When it comes down to fly selection and leader set up some general observation can help make an informed decision. Early in the morning, buzzer maybe be hatching off so CDC shuttlecocks can provide great results as they imitate a fly in the process of hatching out of its shuck.


As the day progresses and takes dry up or refusals start in the shuttlecock style it maybe be time to try my personal favourite the crippled midge. For me this pattern is the perfect pattern to use when buzzers are n the menu as it imitates a wide range of the life cycle of the hatching buzzer and just looks great on the water.

However, if it’s a day with a good ripple the profile of a foam daddy or a hopper may produce, the better results.

Leader choice and spacings will very much depend on the conditions and the day. When fishing CDC’s I will use Co-polymer as it doesn’t sink the same as fluorocarbon. As a result, the CDC flies doesn’t get pulled under the water when re-casting. Which causes the CDC to become waterlogged and requires the fly to be changing more often. My personal choice in Co-polymer is RIO Powerflex Plus 7.5lb rated at 4X. If I am fishing with standard dries such as big reds, crippled midge or hoppers in 10s & 12s, I will use RIO Fluoroflex plus 8.5lb rated 3X fluorocarbon. If I am getting swirls and need to drop down to smaller flies, then I will drop the diameters down to 4X or if they are being fussy a small size 16 single fly fished on 5X Fluoroflex Plus 5lb.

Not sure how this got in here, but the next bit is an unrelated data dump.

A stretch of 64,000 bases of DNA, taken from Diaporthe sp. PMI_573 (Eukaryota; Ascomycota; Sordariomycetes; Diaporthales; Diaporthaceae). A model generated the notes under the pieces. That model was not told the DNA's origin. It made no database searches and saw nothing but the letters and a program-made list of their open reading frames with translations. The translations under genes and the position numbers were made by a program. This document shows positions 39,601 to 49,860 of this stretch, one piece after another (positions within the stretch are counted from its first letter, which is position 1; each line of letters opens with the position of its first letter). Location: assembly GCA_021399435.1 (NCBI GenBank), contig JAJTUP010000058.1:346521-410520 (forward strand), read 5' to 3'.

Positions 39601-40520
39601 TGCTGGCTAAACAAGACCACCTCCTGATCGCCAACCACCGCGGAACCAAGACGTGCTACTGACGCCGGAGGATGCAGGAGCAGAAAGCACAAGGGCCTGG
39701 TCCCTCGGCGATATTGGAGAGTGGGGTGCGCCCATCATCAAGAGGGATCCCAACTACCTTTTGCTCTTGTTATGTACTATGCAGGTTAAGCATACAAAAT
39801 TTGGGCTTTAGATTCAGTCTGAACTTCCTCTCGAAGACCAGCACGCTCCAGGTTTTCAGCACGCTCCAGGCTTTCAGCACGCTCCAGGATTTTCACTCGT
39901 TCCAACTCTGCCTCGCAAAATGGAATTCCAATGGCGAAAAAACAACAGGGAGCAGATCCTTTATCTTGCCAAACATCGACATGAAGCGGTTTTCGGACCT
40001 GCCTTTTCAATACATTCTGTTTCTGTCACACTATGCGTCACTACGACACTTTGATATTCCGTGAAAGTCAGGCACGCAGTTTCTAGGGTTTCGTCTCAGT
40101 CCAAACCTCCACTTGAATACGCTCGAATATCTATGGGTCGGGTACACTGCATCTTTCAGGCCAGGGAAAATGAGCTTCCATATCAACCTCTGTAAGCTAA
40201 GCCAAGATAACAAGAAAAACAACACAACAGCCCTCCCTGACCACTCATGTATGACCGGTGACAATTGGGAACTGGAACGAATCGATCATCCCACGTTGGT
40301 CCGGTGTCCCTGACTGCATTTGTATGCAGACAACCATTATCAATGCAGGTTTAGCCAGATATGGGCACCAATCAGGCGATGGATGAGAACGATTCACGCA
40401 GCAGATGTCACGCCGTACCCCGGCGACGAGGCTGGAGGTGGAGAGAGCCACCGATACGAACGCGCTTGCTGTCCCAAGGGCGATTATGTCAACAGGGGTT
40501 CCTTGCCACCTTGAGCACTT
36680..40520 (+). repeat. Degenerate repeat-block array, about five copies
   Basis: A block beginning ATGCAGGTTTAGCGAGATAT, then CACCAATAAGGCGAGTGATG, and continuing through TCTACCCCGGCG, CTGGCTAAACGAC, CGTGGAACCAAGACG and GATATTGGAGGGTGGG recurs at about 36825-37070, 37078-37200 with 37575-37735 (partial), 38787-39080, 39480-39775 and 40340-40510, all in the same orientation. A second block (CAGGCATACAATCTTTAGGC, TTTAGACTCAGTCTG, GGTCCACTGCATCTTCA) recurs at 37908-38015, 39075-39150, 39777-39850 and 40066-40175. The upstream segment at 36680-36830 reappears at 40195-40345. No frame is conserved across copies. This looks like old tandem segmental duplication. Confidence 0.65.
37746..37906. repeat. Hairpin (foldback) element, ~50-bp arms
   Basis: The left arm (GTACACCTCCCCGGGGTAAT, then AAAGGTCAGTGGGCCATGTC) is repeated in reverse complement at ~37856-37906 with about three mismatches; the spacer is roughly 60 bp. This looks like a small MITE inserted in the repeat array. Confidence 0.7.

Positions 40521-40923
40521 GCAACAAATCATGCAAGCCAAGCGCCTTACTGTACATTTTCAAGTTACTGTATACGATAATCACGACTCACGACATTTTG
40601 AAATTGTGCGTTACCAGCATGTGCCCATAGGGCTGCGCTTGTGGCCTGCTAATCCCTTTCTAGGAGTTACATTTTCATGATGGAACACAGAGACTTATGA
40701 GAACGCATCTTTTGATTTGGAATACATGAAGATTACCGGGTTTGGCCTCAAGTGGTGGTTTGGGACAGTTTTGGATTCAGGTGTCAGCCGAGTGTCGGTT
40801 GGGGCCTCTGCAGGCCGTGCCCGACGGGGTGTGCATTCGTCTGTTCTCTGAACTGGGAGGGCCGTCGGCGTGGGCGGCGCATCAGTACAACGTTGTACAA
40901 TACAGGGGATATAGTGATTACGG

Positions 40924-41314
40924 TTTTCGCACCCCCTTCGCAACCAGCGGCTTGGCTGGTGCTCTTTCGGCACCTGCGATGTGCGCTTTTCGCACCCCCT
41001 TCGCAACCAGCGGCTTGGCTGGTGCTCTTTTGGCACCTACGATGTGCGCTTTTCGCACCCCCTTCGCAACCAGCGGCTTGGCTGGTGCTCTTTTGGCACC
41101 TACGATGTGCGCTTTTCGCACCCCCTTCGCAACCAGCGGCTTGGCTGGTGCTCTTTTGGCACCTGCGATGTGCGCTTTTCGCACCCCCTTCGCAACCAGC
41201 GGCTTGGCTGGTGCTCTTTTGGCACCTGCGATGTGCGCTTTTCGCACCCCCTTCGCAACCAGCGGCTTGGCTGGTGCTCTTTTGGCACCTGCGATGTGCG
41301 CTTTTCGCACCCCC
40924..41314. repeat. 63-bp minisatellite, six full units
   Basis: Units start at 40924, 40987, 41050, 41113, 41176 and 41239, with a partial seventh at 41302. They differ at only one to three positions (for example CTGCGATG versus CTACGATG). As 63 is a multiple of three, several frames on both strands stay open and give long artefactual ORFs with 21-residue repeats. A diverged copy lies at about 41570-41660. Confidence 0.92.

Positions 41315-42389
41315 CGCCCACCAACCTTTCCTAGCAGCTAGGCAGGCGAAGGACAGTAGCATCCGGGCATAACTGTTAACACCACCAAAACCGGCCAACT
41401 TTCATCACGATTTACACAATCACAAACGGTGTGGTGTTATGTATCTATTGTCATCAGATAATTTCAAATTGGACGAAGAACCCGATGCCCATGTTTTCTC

The spacings for the leader will normally depend on the rise types of the fish, if they are coming from deep in bright conditions and taking flies then the flies set a good distance apart 5-8ft depending if fishing 3 or 2 is best. However, if they are feeing high in the water then the flies want to be about 5ft apart no more as the fish have a very narrow field of view and they can easily swim between two flies’ spaces far apart.

The key for dries is to try and note the fish’s movements. By fishing the flies close to the boat you will be able to see any action to the dries with easy as well as distinguishing if the fish has eaten the fly or simply swirl at it, which is impossible at distance. As a result, the flies can easily be picked out with a quick glance back allowing you more time to scout for moving fish. I personally like to try and spot the fish moving at about 30 yards and try and monitor which way they move on there next rise. Do they come straight up the wind? Or are the moving right to left etc. If you can judge there feeding pattern, then with a short accurate cast when in range of the boat you can make sure you get your fly in front on the feeding fish. Then as long as your fly is roughly right and the leader is sunk the fly should be eaten, as I am a firm believer that it is getting the fly in front of the fish is the important bit.

My Final top tip is to make sure that you regularly degrees your leader to reduce the flash and het it to cut through the surface film. THIS WILL GET YOU MORE TAKES.

Tight Lines Tom Bird

Guiding & Tuition Manager